The big squeeze
Carole Sloan, founding editor-in-chief -- Home Textiles Today, 8/27/2001 12:00:00 AM
The demands from retailers to their suppliers seem to be getting more and more extreme.
In the not-so-distant past, a buyer was trained to know product, be able to detect trends — often with the assistance of that now nonexistent trend director — and buy merchandise that was right for the store's customers. The success and future career of the buyer was dependent on how well he or she was able to repeat this process season after season.
And of course, management knew that there was no way that everyone could be right 100 percent of the time, so markdowns were included in the budget. Woe to those buyers who habitually ran over their markdown monies.
Today, suppliers provide the financials for retailers to buy items, sell them, mark them down and move on to something else.
We all know about discounts for merchandise going into new stores, sample discounts, markdown money, shelf fees, volume discounts, and dollars "contributed" to get rid of another supplier's stuff so your stuff can get on the floor.
Then there is the time-honored formula of penalties against violations involved in shipping and packaging. Some retailers have now brought this art form to a new level.
Well leave it to those clever retailers who try to outdo each other devising new fees for suppliers for the privilege of taking the supplier's stuff.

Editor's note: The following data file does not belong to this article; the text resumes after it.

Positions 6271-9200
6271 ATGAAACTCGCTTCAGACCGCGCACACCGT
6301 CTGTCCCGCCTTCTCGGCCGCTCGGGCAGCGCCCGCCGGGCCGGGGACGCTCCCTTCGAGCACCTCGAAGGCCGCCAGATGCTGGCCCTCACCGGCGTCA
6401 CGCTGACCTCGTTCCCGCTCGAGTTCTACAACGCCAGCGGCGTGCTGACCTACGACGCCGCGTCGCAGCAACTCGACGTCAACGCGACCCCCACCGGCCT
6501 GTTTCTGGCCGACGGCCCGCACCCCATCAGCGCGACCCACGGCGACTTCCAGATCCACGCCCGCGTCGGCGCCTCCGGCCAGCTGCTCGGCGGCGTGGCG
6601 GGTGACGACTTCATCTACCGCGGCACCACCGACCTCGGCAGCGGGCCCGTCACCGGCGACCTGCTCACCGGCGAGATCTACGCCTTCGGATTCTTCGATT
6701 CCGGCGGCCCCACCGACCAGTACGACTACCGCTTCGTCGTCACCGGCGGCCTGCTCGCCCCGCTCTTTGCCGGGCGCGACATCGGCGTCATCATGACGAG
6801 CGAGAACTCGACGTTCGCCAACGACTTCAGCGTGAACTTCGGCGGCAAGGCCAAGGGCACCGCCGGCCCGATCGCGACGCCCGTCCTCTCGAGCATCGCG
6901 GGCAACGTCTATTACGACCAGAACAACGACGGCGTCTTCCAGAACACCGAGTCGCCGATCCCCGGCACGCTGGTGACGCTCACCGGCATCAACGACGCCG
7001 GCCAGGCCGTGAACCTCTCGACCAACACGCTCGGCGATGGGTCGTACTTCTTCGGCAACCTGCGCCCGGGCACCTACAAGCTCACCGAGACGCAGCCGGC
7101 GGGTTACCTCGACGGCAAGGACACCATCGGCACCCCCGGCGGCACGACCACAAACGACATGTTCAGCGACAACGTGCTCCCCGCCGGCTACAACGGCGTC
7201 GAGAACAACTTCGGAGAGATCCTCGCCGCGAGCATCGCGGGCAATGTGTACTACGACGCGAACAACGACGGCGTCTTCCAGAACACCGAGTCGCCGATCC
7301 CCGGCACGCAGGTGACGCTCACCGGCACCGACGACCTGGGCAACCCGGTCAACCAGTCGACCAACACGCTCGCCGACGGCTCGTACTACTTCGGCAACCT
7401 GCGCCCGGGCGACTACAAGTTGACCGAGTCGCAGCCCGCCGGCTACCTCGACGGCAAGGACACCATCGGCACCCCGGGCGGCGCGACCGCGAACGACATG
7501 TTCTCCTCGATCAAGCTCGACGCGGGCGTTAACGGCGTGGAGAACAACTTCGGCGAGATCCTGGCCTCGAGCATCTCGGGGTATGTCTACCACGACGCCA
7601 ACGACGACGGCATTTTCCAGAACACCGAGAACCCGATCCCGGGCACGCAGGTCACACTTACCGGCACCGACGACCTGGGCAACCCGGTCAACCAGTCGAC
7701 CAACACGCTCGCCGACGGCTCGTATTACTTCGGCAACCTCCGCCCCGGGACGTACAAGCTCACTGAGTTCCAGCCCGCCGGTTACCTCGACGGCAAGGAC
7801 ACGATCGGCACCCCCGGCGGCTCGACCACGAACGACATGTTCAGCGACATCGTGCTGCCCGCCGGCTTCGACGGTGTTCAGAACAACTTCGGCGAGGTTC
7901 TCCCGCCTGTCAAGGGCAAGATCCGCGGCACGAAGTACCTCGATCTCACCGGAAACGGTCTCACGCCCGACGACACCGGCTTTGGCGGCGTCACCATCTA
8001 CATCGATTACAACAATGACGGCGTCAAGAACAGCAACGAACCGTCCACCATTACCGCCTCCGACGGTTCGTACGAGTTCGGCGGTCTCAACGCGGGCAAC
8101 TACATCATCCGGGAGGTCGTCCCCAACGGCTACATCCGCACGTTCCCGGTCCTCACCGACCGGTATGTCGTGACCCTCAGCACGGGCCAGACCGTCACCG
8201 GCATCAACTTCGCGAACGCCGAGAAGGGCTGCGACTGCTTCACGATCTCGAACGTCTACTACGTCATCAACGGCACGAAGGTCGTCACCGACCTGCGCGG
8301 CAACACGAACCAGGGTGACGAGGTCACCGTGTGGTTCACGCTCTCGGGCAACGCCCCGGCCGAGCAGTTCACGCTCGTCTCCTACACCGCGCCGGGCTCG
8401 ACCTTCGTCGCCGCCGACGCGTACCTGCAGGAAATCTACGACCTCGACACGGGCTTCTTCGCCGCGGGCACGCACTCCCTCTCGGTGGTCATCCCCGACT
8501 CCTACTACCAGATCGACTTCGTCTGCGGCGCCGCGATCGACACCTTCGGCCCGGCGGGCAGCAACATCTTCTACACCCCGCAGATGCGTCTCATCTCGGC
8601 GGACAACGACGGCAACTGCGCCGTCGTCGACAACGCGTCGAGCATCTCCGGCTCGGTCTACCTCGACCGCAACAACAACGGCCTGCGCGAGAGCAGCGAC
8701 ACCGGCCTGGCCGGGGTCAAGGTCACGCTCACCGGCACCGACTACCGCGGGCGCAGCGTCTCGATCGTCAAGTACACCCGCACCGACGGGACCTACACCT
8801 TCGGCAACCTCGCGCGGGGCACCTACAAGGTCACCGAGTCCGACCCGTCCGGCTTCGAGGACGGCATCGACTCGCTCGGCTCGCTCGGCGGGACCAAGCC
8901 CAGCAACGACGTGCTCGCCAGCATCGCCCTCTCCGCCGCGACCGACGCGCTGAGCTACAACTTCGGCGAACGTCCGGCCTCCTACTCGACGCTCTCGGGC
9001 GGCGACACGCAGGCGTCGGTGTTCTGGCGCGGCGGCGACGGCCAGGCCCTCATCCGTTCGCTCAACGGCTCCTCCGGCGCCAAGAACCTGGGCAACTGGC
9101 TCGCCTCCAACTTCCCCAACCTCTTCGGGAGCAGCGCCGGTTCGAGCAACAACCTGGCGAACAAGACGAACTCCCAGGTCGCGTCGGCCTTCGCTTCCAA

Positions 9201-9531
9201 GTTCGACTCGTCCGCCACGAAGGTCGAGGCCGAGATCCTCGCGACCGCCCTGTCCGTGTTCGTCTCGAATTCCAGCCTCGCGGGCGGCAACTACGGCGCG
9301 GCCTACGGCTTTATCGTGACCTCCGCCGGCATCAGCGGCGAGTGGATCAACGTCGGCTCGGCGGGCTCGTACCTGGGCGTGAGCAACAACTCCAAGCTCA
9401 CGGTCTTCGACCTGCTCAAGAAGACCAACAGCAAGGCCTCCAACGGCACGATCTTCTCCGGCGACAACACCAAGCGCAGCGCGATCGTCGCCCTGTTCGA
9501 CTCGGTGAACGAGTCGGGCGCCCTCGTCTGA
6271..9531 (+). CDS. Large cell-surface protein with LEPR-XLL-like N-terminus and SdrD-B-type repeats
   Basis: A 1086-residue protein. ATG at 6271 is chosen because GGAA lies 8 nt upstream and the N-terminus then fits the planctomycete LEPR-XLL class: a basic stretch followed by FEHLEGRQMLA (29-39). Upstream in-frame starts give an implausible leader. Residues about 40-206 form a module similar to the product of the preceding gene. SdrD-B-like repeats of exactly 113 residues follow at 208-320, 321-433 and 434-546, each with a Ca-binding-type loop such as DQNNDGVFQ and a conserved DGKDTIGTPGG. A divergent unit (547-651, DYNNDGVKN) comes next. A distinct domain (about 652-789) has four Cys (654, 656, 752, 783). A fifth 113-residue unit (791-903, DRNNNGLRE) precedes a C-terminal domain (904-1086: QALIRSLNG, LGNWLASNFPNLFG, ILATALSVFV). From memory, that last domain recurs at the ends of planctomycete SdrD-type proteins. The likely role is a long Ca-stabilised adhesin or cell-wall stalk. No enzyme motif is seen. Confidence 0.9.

Even The New York Times latched on to the problem with a feature piece in its business section pointing out the programs and penalties.
We now have a growing phenomenon called "the reverse auction," a rite whereby a number of suppliers vie online for the privilege of selling a retailer a product. The catch is there is a certain time window, and the suppliers vie on-line to reduce their bid prices.
The "winner" should be the supplier that comes forth with the lowest bid. But that's not the way it always works. Some of the craftier retailers take the bottom bid and negotiate with their supplier of choice to entice them into lowering their price to get the business.
And of late, we've heard of the latest twist, as yet unsubstantiated with hard copy: A major, highly respected retailer is charging suppliers per-pound amounts to help defray the costs of its distribution center.
And everyone on the receiving side insists that there are no formal profit centers in the corporate structure. Even informal ones can bring forth awesome profits.
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